Address: Multiple locations

9. Little India


While strolling along Little India, don’t forget to look up to check out the beautiful black and white flying flowers and petals street art on Kerbau Road by visual artist Farizwan Fajari (who also goes by Speak Cryptic). His works are inspired by his observations of the current affairs in Singapore. You’ll find lots of street art in the surrounding Little India vicinity as a whole.

Address: 60 Kerbau Rd., 219184

10. Haji Lane


Possibly one of the most famous works of street art on Haji Lane, this elaborate work of art inspired by the Aztec people of Mexico, was commissioned by the owner of a Mexican Restaurant in the vicinity called Piedra Negra. The mural was created by Didier Jaba Mathieu a Colombian-born street artist, who is responsible for many of the other beautiful murals along Haji Lane.

Address: Piedra Negra, Junction of Ophir Rd., and Beach Rd., 

11. Outram Park


Bangkok street artist Patcharapol Tangruen, who also goes by Alex Face, created this cute street mural with his signature bunny like creatures. The duo of rabbits are dressed in costumes traditional to cultures in Singapore like the Chinese cheongsam and the Nonya kebaya.

Address: 64 Spottiswoode Park Rd., Outram Park, 088652 

12. Neil Road


89 Neil Road now houses a Shake Shack, which also happens to be adorned with a striking mural by local artist Sam Lo. It features a Peranakan tile motif that you can see on many of the shophouses in the surrounding area.

Address: 89 Neil Rd., 088849

13. Dunlop Street


This mural entitled “Vilakku bb” depicts the traditional lighting of an oil lamp in Hindu religious ceremonies. Visual Artist Mithra Jeevanathan created landscape that is inspired by the colours that are used in Kolam-making (traditional floor drawings usually made of coloured rice flour) and the oil lamp (Villaku) symbolises hope of putting colour back to life in these rather dreary times.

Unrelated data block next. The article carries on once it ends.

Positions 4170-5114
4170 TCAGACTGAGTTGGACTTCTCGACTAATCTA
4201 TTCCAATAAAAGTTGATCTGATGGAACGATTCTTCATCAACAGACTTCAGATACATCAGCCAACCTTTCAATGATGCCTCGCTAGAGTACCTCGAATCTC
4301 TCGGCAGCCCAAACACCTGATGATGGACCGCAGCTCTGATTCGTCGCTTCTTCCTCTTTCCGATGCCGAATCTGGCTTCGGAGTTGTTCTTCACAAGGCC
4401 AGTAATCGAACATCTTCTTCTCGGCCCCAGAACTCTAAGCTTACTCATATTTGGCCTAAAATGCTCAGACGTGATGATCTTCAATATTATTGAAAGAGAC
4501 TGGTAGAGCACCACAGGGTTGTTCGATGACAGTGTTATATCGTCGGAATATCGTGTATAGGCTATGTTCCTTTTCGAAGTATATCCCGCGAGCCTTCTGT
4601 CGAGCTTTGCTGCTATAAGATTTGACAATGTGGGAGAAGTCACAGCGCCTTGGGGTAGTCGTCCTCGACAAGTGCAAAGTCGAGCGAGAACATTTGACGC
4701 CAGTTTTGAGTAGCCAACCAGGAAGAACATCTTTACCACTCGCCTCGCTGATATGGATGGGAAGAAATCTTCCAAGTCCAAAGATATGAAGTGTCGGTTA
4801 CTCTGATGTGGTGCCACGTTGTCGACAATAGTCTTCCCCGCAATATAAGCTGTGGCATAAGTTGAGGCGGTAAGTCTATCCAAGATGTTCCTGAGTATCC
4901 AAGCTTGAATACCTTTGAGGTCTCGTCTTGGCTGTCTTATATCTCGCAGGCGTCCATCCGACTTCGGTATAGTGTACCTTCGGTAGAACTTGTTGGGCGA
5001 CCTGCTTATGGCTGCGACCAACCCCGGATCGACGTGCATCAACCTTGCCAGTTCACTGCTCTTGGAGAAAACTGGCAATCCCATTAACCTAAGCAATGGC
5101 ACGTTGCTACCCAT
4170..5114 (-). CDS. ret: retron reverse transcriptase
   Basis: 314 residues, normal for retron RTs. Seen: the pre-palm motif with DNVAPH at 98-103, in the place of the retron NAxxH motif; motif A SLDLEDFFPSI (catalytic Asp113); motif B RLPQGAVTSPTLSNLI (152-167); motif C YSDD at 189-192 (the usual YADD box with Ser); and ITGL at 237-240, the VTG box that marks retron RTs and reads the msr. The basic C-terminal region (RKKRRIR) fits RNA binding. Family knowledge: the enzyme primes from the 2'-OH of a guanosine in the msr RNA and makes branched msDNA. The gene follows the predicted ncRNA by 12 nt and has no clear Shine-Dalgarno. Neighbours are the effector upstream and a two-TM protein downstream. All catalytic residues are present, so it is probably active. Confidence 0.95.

Address: 50 Dunlop St., 209379

14. Chander Road


The beautiful jasmine flower mural that winds around the corner and into an alleyway off 13 Chandar Road will lead you to a beautiful tribute to Singapore’s migrant workers by artist Nadiah Alsagoff, entitled “Madan Mogra, Jasmine of the City”.

Address:13 Chander Rd. 

15. Armenian Street


Entitled “Rasa Sayang”, this mural was designed by Lab Six Five for the National Heritage Board to celebrate the reopening of Armenian Street. The beautiful pastel motifs depict a surreal look into the traditional shophouses.

Address: Armenian Street

16. Goh Loo Club


Here a Samsui woman “peels away” the wall to reveal a historic scene in the three-storey shophouse. The mural works like a cross section of a dollhouse. Looking in, one can see genteel, old-fashioned rooms decorated with lanterns, paintings and elaborate Chinese window screens, as well as men in long Chinese tunics and Western suits. This is much like what Goh Loo Club was like in the early days when it was a place where the local Chinese community and visiting dignitaries gathered.

Address: 72 Club St., Goh Loo Club, 069471

Originally by Nabilah Said, The Straits Times, November 2016 / Last updated + additional reporting by K Praveena